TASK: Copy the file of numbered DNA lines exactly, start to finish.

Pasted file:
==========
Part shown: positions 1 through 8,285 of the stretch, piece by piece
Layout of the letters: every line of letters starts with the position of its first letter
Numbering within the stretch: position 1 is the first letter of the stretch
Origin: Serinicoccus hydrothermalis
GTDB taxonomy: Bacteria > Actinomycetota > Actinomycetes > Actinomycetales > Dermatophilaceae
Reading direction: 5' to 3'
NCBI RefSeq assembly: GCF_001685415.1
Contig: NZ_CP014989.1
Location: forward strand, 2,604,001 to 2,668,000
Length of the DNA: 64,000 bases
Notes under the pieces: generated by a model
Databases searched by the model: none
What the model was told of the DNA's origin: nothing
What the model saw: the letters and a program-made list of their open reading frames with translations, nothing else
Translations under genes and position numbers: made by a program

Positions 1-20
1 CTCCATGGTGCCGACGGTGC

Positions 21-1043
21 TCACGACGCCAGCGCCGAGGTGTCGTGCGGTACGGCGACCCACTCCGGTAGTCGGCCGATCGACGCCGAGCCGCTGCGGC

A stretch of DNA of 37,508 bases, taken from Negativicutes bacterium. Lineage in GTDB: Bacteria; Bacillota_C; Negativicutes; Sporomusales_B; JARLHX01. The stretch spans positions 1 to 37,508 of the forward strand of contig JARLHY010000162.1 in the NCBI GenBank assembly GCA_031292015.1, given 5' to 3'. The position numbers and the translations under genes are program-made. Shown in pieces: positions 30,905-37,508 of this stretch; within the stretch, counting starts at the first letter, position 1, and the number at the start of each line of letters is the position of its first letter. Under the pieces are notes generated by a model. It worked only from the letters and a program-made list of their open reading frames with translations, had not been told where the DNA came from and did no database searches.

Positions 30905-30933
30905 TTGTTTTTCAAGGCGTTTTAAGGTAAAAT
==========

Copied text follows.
Part shown: positions 1 through 8,285 of the stretch, piece by piece
Layout of the letters: every line of letters starts with the position of its first letter
Numbering within the stretch: position 1 is the first letter of the stretch
Origin: Serinicoccus hydrothermalis
GTDB taxonomy: Bacteria > Actinomycetota > Actinomycetes > Actinomycetales > Dermatophilaceae
Reading direction: 5' to 3'
NCBI RefSeq assembly: GCF_001685415.1
Contig: NZ_CP014989.1
Location: forward strand, 2,604,001 to 2,668,000
Length of the DNA: 64,000 bases
Notes under the pieces: generated by a model
Databases searched by the model: none
What the model was told of the DNA's origin: nothing
What the model saw: the letters and a program-made list of their open reading frames with translations, nothing else
Translations under genes and position numbers: made by a program

Positions 1-20
1 CTCCATGGTGCCGACGGTGC

Positions 21-1043
21 TCACGACGCCAGCGCCGAGGTGTCGTGCGGTACGGCGACCCACTCCGGTAGTCGGCCGATCGACGCCGAGCCGCTGCGGC

A stretch of DNA of 37,508 bases, taken from Negativicutes bacterium. Lineage in GTDB: Bacteria; Bacillota_C; Negativicutes; Sporomusales_B; JARLHX01. The stretch spans positions 1 to 37,508 of the forward strand of contig JARLHY010000162.1 in the NCBI GenBank assembly GCA_031292015.1, given 5' to 3'. The position numbers and the translations under genes are program-made. Shown in pieces: positions 30,905-37,508 of this stretch; within the stretch, counting starts at the first letter, position 1, and the number at the start of each line of letters is the position of its first letter. Under the pieces are notes generated by a model. It worked only from the letters and a program-made list of their open reading frames with translations, had not been told where the DNA came from and did no database searches.

Positions 30905-30933
30905 TTGTTTTTCAAGGCGTTTTAAGGTAAAAT